.guns ever come here. They never in the wide world will think of looking
ifor you here. If you don't stay here you will be foolish." - - ' '
"I guess Jerry Is right" said Mr. Quackv "I don't see anything else to do.
1 can't fly and I'm not very strong yet though sitice I've had something to eat
I feel a great deal better. If any hunters do come you can fly away mjr dear
I and I'll hide under the bank of the Laughing Brook where the alder bushes
hang over. ; I hope Jerry Is right and no hunter will come for I like the
'Smiling Pool - ' . .-...
j Just then Sammy J came flying over to see how Mr. and Mrs. Quack
" were. . He perched in the top of the. Big Hickory tree and when he fo'und
! out what they were talking about he advised them Just as Jerry Muskrat had.
'Suddenly he stopped talking and -looked far across the Green eMadows. "I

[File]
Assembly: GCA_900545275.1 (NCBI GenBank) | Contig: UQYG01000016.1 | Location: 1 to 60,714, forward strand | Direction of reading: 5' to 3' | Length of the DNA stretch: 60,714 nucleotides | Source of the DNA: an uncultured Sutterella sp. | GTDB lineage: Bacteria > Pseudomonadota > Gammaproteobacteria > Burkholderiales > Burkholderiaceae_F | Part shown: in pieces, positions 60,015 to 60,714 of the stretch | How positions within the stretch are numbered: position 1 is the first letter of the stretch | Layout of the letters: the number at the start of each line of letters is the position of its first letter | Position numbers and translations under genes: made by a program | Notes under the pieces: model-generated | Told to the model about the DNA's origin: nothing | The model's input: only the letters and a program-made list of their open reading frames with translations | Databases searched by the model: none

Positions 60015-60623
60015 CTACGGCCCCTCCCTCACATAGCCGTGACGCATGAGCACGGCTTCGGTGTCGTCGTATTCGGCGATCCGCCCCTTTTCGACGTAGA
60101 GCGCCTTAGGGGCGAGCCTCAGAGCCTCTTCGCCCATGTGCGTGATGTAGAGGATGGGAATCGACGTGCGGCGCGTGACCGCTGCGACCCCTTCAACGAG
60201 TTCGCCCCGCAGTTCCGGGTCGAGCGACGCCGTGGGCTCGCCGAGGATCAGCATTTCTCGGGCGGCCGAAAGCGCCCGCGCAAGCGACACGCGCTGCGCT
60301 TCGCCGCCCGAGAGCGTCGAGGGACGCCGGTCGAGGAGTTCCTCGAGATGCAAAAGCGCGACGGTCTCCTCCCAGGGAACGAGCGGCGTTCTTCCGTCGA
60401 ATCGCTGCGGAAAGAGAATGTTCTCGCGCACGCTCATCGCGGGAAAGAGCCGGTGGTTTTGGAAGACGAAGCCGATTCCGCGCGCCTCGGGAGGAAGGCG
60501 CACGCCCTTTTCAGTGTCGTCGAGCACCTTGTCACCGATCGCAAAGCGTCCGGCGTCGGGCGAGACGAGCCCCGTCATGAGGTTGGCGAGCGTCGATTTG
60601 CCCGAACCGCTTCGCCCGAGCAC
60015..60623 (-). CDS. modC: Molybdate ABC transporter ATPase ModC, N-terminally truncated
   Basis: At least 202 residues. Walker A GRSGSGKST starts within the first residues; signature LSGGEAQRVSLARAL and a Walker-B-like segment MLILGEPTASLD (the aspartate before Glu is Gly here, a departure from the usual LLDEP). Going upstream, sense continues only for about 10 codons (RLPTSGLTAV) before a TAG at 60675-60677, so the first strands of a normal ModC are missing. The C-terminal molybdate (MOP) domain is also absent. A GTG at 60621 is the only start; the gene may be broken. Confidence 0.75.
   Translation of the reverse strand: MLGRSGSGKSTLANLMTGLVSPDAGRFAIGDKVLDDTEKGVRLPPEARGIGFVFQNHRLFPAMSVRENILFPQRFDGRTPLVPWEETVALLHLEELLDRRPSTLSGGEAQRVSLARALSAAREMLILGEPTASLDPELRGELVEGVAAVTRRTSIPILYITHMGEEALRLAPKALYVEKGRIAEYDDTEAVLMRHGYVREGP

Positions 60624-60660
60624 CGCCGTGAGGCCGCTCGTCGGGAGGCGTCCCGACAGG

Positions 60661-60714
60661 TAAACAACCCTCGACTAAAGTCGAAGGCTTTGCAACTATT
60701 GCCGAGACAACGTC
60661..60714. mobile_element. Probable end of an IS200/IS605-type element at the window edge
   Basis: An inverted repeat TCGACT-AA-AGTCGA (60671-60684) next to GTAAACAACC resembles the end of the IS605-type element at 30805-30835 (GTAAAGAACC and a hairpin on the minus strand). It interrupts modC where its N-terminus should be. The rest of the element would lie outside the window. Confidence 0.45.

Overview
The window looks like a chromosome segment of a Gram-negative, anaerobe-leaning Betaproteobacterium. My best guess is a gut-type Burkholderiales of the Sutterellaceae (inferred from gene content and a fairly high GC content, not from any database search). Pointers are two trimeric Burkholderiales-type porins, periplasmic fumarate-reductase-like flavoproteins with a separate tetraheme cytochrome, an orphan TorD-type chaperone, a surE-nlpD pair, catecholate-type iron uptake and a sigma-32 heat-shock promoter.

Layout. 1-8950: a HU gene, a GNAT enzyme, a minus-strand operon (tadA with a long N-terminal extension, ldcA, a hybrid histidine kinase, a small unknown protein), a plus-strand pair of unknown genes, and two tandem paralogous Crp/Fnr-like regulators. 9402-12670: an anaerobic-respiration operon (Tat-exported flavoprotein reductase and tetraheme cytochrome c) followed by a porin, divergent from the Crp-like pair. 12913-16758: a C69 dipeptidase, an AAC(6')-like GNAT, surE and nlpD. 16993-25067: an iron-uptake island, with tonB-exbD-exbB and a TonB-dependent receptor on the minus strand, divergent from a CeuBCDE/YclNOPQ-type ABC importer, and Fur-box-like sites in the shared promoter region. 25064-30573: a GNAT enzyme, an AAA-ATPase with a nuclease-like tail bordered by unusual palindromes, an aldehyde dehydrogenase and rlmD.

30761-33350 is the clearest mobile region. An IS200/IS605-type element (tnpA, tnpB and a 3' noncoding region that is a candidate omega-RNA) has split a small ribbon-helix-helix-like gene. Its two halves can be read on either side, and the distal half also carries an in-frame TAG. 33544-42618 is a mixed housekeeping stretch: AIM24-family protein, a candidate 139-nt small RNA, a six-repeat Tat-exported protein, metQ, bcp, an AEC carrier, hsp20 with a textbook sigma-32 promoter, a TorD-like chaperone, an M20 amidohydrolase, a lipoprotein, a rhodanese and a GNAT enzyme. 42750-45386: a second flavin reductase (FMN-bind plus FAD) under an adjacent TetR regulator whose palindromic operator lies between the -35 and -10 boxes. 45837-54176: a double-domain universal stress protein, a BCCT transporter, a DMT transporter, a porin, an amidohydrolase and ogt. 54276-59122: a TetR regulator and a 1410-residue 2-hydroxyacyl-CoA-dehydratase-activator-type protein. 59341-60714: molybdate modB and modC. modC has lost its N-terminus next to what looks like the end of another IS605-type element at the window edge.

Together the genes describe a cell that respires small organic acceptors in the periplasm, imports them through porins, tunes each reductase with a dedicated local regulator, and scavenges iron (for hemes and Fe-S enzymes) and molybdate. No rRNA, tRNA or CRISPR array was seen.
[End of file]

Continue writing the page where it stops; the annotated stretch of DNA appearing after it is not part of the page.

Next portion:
declare" said he V'l believe Farmer Brown's Boy Is coming over here to
i bring you some breakfast" ; - t - . - . V - . . . .
Instantly Mrs Quack was tn a terrible fright "There Is nothing to be
IWLV aM 8amtaJv "Ha; bMt io!.;'.- :;( V;S i
; - But this didn't relieve Mrs. Quack a bit- She hurried Mr: Quack up into
the Laughing Brook and saw him safely hidden. Then she swam back to the
Smiling Pool and there rose Into the air on her stout wings and headed
t6ward the Big River. Farmer Brown's Boy saw her.
; ' "That duck certainly is wild" said he to himself. "I thought perhaps I
could steal near enough to have a good look at her it being so early in the
morning. I thought I might catch her at breakfast": Thenhe saw Sammy
Jay and he knew who had warned Mrs. Quack. ' ' ; ' - ' ;
- .'v - '. .. ' 'V.;;.;' - ''-.'V ''' '